A ketyl group in organic chemistry is an anion radical that contains a group =C-O• in which an oxygen radical is bonded directly to carbon, negatively charged. This molecular entity is very unstable and appears in chemical reactions as a reactive intermediate.
Ketyls can be formed as radical anions by one-electron reduction of carbonyls with alkali metals. Ketyls are also involved in the pinacol coupling reaction and the McMurry reaction. They can also be used as a reagent for determining the presence of small amounts of water. The ketyl molecule is intensely colored.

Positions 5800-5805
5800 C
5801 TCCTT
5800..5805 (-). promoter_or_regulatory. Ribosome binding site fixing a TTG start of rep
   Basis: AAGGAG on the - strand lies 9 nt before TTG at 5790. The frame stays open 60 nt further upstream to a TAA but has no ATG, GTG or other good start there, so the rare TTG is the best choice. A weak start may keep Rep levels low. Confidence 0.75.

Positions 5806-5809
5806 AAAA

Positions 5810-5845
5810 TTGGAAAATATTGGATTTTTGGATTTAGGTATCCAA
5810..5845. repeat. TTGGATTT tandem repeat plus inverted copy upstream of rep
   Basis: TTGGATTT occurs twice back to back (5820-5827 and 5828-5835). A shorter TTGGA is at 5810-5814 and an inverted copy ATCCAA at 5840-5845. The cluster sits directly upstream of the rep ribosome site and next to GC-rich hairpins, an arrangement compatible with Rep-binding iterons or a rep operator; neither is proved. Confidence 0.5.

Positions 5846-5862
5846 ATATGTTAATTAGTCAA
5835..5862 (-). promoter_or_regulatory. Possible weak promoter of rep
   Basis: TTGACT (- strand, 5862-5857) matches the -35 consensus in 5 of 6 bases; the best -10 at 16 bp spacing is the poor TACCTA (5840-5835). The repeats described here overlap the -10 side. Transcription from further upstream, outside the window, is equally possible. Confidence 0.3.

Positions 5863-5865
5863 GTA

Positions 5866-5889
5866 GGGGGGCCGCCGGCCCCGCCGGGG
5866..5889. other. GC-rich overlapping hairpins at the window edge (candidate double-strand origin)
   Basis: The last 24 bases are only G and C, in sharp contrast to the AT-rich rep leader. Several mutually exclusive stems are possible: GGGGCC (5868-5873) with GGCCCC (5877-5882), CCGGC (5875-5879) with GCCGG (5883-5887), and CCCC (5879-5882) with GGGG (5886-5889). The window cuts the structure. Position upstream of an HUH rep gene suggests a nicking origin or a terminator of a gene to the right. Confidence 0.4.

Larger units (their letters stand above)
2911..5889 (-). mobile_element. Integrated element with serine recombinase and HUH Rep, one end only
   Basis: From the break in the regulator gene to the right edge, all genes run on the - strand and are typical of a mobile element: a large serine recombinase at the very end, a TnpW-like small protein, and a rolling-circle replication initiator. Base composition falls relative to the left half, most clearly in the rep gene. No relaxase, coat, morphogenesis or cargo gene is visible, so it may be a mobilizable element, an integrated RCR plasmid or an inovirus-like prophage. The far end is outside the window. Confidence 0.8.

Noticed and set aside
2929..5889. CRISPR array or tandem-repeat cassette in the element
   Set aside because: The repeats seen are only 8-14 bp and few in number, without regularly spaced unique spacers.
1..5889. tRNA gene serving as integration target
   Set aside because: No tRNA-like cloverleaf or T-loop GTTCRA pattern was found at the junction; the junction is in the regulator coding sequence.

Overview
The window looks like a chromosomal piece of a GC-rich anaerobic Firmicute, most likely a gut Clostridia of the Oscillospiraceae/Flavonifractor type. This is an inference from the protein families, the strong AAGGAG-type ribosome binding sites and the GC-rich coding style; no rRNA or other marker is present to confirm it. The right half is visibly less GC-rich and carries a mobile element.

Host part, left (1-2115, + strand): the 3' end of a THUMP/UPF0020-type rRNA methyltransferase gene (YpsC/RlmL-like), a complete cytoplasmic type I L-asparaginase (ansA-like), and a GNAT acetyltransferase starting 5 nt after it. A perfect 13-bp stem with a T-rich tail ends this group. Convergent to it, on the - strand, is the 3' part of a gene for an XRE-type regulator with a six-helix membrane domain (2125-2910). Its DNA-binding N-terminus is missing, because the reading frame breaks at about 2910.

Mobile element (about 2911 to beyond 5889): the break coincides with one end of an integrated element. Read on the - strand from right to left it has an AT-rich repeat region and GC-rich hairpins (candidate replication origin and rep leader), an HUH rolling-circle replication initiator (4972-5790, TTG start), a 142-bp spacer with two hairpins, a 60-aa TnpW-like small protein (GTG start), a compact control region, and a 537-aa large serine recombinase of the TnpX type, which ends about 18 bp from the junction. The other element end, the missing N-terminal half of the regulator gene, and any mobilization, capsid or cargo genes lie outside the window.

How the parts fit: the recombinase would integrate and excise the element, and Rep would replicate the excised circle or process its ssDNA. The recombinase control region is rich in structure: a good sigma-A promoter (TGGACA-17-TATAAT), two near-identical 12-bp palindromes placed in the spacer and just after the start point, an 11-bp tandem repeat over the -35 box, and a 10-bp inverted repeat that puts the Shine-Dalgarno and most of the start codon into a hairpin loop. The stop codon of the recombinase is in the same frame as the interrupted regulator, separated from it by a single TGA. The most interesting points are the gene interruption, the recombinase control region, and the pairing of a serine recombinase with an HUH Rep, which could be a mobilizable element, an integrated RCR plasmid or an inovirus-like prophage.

The ketyl radicals derived from the reaction of sodium and benzophenone is sometimes used a desiccant in distilling solvents. Sodium reduces benzophenone to the soluble ketyl radical, which reacts quickly with the water and oxygen dissolved in the solvent. The deep blue coloration qualitatively indicates dry, oxygen-free conditions. The method, while popular in research laboratories, is inferior in terms of safety and drying effectiveness relative to molecular sieves.
- IUPAC, Compendium of Chemical Terminology, 2nd ed. (the "Gold Book") (1997). Online corrected version: (2006–) "ketyls".
- Williams, D. B. G., Lawton, M., "Drying of Organic Solvents: Quantitative Evaluation of the Efficiency of Several Desiccants", The Journal of Organic Chemistry 2010, vol. 75, 8351. doi: 10.1021/jo101589h